Agassiz teams shine at Brigade Days ball tournament

This year's event attracted 14 teams from the Fraser Valley

Using a little tongue action to guide his throw

The game of two-pitch baseball came back to town for the Brigade Days weekend, attracting 14 teams from down-valley and a few from local or formerly-local players.

“That’s two more than last year,” said organizer Jeff Smith on Tuesday. “We could have done more but we need more facilities for that.”

Games started at 6 p.m. on Friday, using two diamonds at Sixth Avenue Park and one at C.E. Barry School. Diamond No. 1 had the lights on for a second game before the fireworks display kicked off at Sixth Avenue Park.

There were 30 games in total, with teams paying $350 each for a four-game guarantee. The top four teams got to play an extra match for the prize money of $350, $250, $150 and $100.

Two-pitch has a history of being self-regulated by volunteer umpires from other teams but Smith figured he would make things cleaner and simpler by bringing in paid umpires this year.

“I play slo-pitch in Chilliwack, so I asked Bob Cochrane (slo-pitch umpire) to arrange all of the umps for me. It made my life a whole lot easier,” said Smith, who played on Chilliwack’s Filthy Animals team on the weekend.

“My slo-pitch guys aren’t used to some of the two-pitch rules but we’ve taken the rules down to about as easy as you can get,” explained Smith. “The big adjustment was on a caught fly ball. In two-pitch, it’s a dead ball and everyone else gets to go back to the base that they came from.”

In slo-pitch, other runners could get tagged out — or they could tag up and try to steal a base, as in traditional baseball, he said.

Despite the mixture of slo-pitch, two-pitch and “haven’t played in years” players, Smith said the games were relatively close.

“Nobody lost all that badly, even though there was no ‘mercy rule,’” said Smith, who grew up in Hope but now resides in Agassiz. “And there were no injuries that I’m aware of — and I’m a first aid guy.”

“We couldn’t have asked for better weather, either,” added Smith. “Not to complain — but it was even a bit hot out there!”

In the end, it was Agassiz-based teams that claimed the top three places and $750 in prize money. Jimmy’s Pub beat the Hope-based NGAFs in the consolation final and the Agassiz Shufflers edged out the Ballers for first place.

The game of two-pitch got its start in Hope in the early 1980s and was very popular until 2007, when only six teams were registered and the league folded shortly after. Slo-pitch had a short run of a few years and now the local diamonds are underutilized, though Hope Minor Softball is making a comeback.

Meanwhile — despite its smaller population — Agassiz has kept the game alive.

“I think they had 19 teams this year,” said Smith. “They play from April till just about July.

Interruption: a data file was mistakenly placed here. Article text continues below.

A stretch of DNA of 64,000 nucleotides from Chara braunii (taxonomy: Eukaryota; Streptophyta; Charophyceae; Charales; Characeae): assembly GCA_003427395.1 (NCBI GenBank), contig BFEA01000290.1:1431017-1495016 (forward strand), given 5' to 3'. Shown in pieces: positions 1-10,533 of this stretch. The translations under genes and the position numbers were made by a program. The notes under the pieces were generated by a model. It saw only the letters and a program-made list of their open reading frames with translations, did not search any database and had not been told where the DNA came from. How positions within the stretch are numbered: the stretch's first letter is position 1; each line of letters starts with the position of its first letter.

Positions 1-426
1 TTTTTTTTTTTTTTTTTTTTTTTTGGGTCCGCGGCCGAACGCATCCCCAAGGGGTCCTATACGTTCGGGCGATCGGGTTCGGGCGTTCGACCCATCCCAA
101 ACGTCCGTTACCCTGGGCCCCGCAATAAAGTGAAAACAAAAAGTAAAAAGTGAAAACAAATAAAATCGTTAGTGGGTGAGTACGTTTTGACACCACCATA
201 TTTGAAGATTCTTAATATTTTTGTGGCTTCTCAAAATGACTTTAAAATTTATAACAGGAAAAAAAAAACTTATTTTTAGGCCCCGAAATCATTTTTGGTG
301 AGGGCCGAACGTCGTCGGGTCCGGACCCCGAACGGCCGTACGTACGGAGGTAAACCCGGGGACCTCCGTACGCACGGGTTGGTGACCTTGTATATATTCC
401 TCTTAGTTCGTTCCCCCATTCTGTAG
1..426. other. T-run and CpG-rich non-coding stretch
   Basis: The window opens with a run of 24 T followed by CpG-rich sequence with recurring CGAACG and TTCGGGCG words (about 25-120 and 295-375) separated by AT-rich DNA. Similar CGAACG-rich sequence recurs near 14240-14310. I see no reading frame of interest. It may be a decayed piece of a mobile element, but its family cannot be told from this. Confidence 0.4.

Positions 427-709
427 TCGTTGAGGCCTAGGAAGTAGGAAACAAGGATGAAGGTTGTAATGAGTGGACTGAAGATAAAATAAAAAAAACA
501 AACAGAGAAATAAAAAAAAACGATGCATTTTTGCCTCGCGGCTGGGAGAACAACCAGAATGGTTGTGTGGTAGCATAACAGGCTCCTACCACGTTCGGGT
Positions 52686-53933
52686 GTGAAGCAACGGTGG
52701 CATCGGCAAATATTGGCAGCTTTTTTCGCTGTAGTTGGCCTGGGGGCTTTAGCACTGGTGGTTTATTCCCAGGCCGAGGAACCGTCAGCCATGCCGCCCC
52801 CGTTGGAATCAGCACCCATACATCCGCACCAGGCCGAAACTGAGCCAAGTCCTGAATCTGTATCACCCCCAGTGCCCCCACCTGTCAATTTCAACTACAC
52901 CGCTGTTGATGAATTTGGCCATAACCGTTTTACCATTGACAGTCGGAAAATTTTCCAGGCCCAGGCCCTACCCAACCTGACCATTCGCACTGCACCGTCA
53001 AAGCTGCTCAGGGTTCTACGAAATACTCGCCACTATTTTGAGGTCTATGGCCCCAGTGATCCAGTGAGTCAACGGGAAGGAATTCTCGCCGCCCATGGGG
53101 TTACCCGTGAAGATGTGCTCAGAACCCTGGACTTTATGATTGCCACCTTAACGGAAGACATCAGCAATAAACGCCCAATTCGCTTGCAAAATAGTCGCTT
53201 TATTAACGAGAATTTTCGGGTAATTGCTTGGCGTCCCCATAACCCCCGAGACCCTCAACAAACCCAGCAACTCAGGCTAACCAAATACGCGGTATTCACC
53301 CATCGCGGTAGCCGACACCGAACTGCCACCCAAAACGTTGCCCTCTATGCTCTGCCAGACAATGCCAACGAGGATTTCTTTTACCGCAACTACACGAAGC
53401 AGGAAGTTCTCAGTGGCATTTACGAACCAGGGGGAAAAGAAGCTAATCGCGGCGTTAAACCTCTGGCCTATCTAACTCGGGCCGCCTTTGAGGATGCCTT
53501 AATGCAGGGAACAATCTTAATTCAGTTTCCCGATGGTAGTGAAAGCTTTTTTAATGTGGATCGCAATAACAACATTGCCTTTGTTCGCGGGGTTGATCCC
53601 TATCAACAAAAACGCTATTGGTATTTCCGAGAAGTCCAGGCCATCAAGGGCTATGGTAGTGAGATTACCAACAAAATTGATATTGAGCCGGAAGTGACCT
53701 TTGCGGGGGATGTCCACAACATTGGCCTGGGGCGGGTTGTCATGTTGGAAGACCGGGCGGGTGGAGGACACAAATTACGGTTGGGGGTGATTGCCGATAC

“Some of the players are from Hope, too. Hope could get it going again — but no one wants to step up and organize it,” he said.

Smith should know of what he speaks, as he was also the Brigade Days president this year.

“I took it on, on a temporary basis, hoping that someone would step in… but no one did.”

The rebirth of Hope Minor Softball gave Smith some hope that the town could rekindle the two-pitch game as well.

“Don’t take it too seriously, though,” he advised. “Just go out there and have some fun.”

Get local stories you won't find anywhere else right to your inbox.
Sign up here

Just Posted

Hundreds fill Chilliwack streets for Black Lives Matter march

‘Canada has a problem too,’ reads at least one protester’s sign

IHIT names homicide victim found in the Fraser Canyon this week

Police asking for tips into the suspicious death of 29-year-old Alicia Berg

$25 million Fraser Valley highway project 18 months behind schedule

Ministry says information security protocols have ‘evolved’ since construction on project wrapped up

Chilliwack RCMP heard gunfire en route to suspicous activity

Chilliwack man, 42, sent to hospital after shooting, RCMP have confirmed

Racism wasn’t dealt with properly by school, says Chilliwack graduate

Woman tells story of being verbally assaulted at school for being black

Trudeau offers $14B to provinces for anti-COVID-19 efforts through rest of year

Making a difference in municipalities is a pricey proposition

‘Like finding a needle in a haystack’: Ancient arrowhead discovered near Williams Lake

The artifact is believed to be from the Nesikip period between 7,500 BP to 6,000 BP

Indigenous families say their loved ones’ deaths in custody are part of pattern

Nora Martin joins other Indigenous families in calling for a significant shift in policing

Friends, family mourn Salt Spring Island woman killed in suspected murder-suicide

A GoFundMe campaign has been launched for Jennifer Quesnel’s three sons

Run for Water: Abbotsford man raises $100,000 running 100-mile marathon

Kevin Barata ran up and down Ledgeview Trails 32 times, exceeding elevation of Mt. Everest

PHOTOS: Anti-racism protesters gather in communities across B.C.

More protests are expected through the weekend

Indigenous chief alleges RCMP beat him during arrest that began over expired licence plate

Athabasca Chipewyan Chief Allan Adam calling for independent investigation

‘I’m pissed, I’m outraged’: Federal minister calls out police violence against Indigenous people

Indigenous Minister Marc Miller spoke on recent incidents, including fatal shooting of a B.C. woman

Most Read